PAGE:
1.This matter was originated by the Applicant’s Chamber Summons dated October 5, 2022 made under section 36 of the Arbitration Act seeking recognition and enforcement of an arbitral award dated August 22, 2022 ('the Award'). On March 1, 2023, the court allowed the application and the Award was adopted as judgment of the court and a decree of the court issued accordingly.
2.Execution of the decree precipitated the Respondent to file the Notice of Motion dated August 28, 2023 seeking the following orders:
3.The application is supported by the supporting and supplementary affidavits of the Respondent’s director, George Washington Karani, sworn on August 28, 2023 and September 4, 2023. It is opposed by the Applicant through the replying affidavit of its Managing Director sworn on August 30, 2023 and a Preliminary Objection dated August 30, 2023. The parties’ respective advocates made brief oral submissions in support of their respective positions.
4.At the time of giving directions on the matter, I dismissed the Applicant’s preliminary objection grounded on section 10 of the Arbitration Act which provides that, 'Except as provided in this Act, no court shall intervene in matters governed by this Act' and the conclusive nature of an arbitral award dealt with under section 32A of the Arbitration Act which states, 'Except as otherwise agreed by the parties, an arbitral award is final and binding upon the parties to it, and no recourse is available against the award otherwise than in the manner provided by the Act.' According to the Applicant, the court cannot entertain the application to set aside judgement as this would interfere with the award in a manner that is not permissible. As I understand, the only recourse against the award is to be found in PART VI of the Arbitration Act titled, 'Recourse To The High Court Against An Arbitral Award.' Under section 35 thereof, a party may apply to set aside the award strictly on the grounds permitted and within the time frame provided. Further, once the court declines to set aside the award or the time for such application lapses, a party may move the court to recognise and enforce the award. Once the award is duly recognised and adopted by the court as a judgment for purposes of enforcement, then the judgment is sacrosanct and cannot be set aside.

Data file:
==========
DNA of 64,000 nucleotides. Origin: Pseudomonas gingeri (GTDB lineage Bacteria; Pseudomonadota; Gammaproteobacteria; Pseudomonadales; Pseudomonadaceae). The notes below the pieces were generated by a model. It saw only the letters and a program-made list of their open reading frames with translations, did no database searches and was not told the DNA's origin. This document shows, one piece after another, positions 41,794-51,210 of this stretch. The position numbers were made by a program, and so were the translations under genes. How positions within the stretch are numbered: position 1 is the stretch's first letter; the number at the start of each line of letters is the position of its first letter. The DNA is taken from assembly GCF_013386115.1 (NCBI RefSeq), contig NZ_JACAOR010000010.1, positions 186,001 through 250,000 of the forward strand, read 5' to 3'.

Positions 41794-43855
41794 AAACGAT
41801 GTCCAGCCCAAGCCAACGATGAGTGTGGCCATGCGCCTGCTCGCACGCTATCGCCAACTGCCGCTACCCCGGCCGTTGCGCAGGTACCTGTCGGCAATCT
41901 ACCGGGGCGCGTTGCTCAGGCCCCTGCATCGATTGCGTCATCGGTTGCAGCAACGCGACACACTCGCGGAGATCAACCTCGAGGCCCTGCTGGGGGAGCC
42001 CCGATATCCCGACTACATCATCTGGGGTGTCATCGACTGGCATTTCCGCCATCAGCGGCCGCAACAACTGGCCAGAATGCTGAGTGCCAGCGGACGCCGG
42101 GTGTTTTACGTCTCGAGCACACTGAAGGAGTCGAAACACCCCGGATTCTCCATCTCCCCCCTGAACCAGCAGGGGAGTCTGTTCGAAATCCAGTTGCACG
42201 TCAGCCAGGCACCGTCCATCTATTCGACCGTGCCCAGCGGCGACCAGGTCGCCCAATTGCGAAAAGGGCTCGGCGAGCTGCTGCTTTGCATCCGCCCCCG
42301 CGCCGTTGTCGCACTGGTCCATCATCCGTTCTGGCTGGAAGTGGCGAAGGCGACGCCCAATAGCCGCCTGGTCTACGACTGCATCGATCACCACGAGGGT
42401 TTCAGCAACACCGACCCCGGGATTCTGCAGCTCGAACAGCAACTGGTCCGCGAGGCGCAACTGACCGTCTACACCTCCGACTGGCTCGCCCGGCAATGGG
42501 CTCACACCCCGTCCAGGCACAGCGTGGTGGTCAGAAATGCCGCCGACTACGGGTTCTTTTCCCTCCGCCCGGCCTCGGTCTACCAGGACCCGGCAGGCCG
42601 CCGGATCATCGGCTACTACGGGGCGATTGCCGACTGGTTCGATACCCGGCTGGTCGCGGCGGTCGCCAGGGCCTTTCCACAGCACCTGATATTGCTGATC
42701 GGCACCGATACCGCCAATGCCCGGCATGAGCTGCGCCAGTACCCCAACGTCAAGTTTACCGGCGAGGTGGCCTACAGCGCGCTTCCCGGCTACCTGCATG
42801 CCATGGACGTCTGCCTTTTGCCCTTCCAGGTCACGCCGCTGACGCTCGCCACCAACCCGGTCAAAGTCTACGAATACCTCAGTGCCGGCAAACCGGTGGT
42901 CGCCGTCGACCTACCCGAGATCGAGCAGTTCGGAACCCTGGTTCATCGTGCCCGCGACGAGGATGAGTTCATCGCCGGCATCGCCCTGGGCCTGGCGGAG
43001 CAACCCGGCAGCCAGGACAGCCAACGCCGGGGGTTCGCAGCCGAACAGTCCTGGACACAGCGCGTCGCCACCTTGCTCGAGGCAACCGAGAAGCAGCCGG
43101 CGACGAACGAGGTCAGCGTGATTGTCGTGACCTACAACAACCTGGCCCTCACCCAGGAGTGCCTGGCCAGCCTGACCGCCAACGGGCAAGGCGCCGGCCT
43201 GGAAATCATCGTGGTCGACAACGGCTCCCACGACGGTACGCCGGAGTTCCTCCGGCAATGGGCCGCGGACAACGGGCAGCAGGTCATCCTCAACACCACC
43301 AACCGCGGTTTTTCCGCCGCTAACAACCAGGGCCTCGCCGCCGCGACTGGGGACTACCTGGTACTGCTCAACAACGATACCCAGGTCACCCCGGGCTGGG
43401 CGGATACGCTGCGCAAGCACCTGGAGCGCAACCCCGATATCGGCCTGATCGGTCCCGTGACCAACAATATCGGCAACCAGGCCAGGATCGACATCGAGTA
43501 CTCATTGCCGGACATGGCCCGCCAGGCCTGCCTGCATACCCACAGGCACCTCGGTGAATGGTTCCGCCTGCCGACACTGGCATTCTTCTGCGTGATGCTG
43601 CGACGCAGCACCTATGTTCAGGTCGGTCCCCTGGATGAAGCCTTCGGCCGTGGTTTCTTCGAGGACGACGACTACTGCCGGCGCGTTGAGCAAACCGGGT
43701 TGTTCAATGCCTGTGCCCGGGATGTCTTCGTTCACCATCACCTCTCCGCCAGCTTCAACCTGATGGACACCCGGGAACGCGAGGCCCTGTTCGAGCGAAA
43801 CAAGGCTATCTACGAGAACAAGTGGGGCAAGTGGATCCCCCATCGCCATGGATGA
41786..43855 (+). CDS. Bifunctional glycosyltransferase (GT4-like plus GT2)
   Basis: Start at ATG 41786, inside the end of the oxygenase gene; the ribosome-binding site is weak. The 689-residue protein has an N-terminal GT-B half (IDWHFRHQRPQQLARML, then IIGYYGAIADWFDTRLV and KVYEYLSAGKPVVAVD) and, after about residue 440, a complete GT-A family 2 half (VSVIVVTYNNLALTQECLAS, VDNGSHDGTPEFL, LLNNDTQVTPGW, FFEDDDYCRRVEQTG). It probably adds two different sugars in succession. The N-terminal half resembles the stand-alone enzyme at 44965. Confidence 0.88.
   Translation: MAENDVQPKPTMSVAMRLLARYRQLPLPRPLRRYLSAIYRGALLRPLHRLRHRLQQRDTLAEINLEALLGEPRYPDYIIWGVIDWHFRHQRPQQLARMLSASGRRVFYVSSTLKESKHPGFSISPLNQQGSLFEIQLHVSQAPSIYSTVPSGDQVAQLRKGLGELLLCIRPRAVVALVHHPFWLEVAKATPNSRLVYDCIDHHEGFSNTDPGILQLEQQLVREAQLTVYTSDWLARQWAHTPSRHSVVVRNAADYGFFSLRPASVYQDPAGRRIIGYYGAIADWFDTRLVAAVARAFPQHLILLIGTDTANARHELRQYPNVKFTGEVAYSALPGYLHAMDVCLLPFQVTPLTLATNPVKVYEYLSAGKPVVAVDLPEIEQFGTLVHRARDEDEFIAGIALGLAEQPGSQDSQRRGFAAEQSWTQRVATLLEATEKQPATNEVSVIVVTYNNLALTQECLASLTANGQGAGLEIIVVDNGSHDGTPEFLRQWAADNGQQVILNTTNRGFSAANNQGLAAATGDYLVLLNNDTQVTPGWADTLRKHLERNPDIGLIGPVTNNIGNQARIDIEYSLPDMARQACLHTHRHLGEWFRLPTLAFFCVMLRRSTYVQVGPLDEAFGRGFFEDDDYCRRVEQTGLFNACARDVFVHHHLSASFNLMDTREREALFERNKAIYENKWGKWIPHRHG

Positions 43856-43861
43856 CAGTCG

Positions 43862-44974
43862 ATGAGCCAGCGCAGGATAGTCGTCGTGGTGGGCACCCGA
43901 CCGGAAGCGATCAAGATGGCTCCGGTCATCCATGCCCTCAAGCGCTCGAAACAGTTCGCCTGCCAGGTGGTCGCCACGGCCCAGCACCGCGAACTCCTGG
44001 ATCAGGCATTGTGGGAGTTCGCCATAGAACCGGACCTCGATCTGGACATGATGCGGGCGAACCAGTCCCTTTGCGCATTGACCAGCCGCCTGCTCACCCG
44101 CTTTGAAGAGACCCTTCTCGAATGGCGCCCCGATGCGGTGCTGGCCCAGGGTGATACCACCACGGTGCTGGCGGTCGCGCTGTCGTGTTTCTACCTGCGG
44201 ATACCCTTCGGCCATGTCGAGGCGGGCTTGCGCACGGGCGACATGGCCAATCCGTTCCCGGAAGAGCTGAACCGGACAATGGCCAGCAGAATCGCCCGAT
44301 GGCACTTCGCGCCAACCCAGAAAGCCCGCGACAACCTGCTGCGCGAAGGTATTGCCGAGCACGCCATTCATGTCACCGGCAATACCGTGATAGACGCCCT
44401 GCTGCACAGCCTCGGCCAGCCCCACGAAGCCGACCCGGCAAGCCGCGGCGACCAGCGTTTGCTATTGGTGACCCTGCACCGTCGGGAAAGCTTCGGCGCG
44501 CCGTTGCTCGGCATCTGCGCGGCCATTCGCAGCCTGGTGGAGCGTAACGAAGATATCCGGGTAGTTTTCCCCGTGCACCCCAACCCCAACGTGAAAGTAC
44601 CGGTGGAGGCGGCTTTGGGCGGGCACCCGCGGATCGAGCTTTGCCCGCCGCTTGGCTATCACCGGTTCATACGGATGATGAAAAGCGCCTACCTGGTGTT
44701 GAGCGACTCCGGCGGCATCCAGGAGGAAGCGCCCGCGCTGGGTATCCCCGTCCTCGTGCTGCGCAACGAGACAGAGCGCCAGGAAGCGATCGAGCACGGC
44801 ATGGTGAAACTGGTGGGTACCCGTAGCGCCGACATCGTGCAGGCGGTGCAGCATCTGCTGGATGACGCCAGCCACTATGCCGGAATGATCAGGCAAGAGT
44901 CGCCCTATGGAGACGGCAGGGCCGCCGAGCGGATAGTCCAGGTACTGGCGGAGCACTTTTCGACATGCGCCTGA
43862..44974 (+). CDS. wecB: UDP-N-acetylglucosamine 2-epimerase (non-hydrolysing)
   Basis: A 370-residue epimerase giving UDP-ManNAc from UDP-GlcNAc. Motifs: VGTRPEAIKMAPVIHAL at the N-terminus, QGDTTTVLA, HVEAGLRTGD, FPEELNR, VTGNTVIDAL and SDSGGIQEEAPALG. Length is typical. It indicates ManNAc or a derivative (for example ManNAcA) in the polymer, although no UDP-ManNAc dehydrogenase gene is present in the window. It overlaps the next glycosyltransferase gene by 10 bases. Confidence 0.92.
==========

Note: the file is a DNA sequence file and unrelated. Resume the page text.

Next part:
5.I agree with the Applicant’s submissions on the issue of exclusivity of arbitral process under the Arbitration Act (see Nyutu Agrovet Limited v Airtel Networks Limited eKLR). However, once the award is adopted as judgment of the court, the normal incidents of the Civil Procedure Act and the Civil Procedure Rules apply to the judgment so recognised. The court can intervene in the judgment in accordance with its rules but it cannot disturb the award. The award remains sacrosanct. For example, a party can apply to set aside the judgment if the matter was heard ex-parte or challenge execution if it is irregular. The substance of the issue at hand is that the application for recognition and enforcement was heard ex-parte. This, in my view, does not interfere with the Award in a manner that is inconsistent with or not provided for by the Arbitration Act.